- “Officer, I was only doing 5 kms over the speed limit and besides there’s no kids even at school this time of day, you’re not being fair!” Says the motorist to the police officer that just wrote him a ticket.
- “I won’t wear these ones, I want Nikes.” Says the child to the parent that only has $100 left for groceries for the 4 of them.
- “We’re not going to listen to you, we’ll choose the plays.” Says the players to the coach.
- “You’re preaching it the wrong way, you should do it this way.” Says the congregation to the Pastor.
* * *
Wherever you turn in the world, there’s always a design for keeping the law – rules to maintain order, or acceptable codes of conduct. We don’t get to break the laws of the world because we don’t like them, think we know better, find them inconvenient, believe they’re unfair, or think they don’t apply because we are the exception.
Nobody lives in a void so long as we’re on earth. Unless you’re Chuck Noland from Cast Away, you belong to some type of social construct that requires order. For any sect of society to move forward in a cohesive group, there’s a hierarchy of power that’s been designated, by someone. There are positions for leaders and followers in every group.
The laws, whether for our natural world or the spiritual world, are in place for a reason and when they’re not followed, they hold consequences.
The construct of marriage is no exception.
The Failure of Mutual Submission
Marriage is the most foundational structure of organization that we have; it also has a hierarchy of power to enable smooth function, unity and forward growth to its members. (Eph 5:22-33; 1 Tim 2:12-15; 1 Peter 3:1) If we remove this authority structure and apply mutual submission, shared power, to any social structure … especially marriage … it devolves instead of moving forward.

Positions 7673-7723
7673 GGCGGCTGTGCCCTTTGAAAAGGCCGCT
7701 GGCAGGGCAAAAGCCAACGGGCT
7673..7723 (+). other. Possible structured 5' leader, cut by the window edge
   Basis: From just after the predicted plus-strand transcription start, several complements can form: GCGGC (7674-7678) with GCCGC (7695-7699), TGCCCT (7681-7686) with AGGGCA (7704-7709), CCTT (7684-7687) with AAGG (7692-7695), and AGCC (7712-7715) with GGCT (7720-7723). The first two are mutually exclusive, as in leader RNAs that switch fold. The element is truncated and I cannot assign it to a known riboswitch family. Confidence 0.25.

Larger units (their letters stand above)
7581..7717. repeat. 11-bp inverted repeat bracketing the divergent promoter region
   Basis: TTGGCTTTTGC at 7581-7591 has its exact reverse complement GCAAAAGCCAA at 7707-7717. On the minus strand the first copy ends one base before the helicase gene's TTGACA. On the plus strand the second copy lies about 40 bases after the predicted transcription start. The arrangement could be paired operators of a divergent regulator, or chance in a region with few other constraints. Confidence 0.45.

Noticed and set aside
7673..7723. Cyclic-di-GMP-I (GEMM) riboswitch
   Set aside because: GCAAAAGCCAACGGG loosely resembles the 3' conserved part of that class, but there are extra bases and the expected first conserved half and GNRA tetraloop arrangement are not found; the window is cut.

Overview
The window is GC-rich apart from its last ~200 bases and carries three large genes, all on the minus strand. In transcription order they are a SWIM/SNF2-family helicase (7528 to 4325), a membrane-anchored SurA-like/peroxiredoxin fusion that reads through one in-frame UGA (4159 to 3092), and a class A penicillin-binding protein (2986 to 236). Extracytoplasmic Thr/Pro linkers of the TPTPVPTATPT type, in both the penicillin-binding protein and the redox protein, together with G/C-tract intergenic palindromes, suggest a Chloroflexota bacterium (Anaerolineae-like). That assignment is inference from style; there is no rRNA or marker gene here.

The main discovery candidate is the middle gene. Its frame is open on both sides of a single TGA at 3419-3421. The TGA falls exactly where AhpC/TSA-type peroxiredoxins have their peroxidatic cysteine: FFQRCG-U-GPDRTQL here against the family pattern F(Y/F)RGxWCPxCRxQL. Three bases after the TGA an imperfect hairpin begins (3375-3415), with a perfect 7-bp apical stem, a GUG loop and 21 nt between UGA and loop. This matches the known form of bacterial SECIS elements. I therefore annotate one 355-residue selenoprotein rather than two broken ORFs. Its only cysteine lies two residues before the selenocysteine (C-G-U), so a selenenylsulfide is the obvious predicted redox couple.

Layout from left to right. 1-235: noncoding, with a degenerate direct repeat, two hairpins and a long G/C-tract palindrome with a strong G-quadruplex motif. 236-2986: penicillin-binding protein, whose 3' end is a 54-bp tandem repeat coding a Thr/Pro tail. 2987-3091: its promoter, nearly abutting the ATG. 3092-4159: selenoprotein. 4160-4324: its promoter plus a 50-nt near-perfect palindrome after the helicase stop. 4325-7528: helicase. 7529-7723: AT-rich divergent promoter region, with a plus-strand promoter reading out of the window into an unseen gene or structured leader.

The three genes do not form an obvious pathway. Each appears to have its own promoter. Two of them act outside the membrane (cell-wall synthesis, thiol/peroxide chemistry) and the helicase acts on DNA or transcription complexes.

God knew we’d need an example of this. So, at the very beginning of the marriage narrative, He gave us a baseline of how NOT to structure the one flesh relationship – He showed us the failure of mutual submission in Genesis 3:6: So when the woman saw that the tree was good for food, that it was pleasant to the eyes, and a tree desirable to make one wise, she took of its fruit and ate. She also gave to her husband with her, and he ate.
“… she took of its fruit and ate. She also gave to her husband with her, and he ate.” BOOM. Failure. Now we live in the consequence of it: death.
Why would anyone want to follow a marriage paradigm that was the catalyst for humanity’s spiritual death? Adam was right there with her and had the responsibility and authority to assume the power, but he didn’t. Instead, he shared it mutually, by deferring to her.
Adam submitted to Eve by following her lead instead of doing what he knew was right.
Mutual Submission: Peer to Peer
I cannot find a verse instructing a husband to submit – to his wife, or instructing a husband to learn about submission – from his wife. Submitting to one another is for all of us when we’re under the hierarchy as a group.
For instance, law enforcement hierarchy: the police are the role with the authority and the law applies equally to everyone else. No one has more power within the civilian group, the law applies equally, all civilians submit to it. Those are the roles that are being played. Not the equality of any particular person.
Or, the education system. Schools have changed a lot since the 1800s (see here and here), but what hasn’t changed is the hierarchal structure of the classroom: The teacher is still the position of authority in the classroom. Mutual submission is for the group of students that are under his/her authority.
Or, a church. The Pastor is the head of the church. He’s the one that prepares the sermon for Sunday and delivers it from the pulpit. The congregation doesn’t instruct the Pastor by exchanging out the structure of power to equalize the subordinate role of the congregation with the authority role of the Pastor; mutual submission is for the congregation.
Mutual Submission: Usurps Power
When you remove the governing structures of authority and submission, the result is never order and unity – it’s chaos and division. The police are never in submission to the motorist. The guards are never in submission to the inmates. The coach is the authority, the athletes submit. The surgeon is never in submission to the nurse, the head chef always leads the sous chef … the patient never tells the EMS how to drive the ambulance or what roads to take.
Regardless of who is in the role – the role itself has the power of authority. Can you imagine your child deciding that they don’t go to school anymore? And you must submit because you believe in mutual submission of the family structure.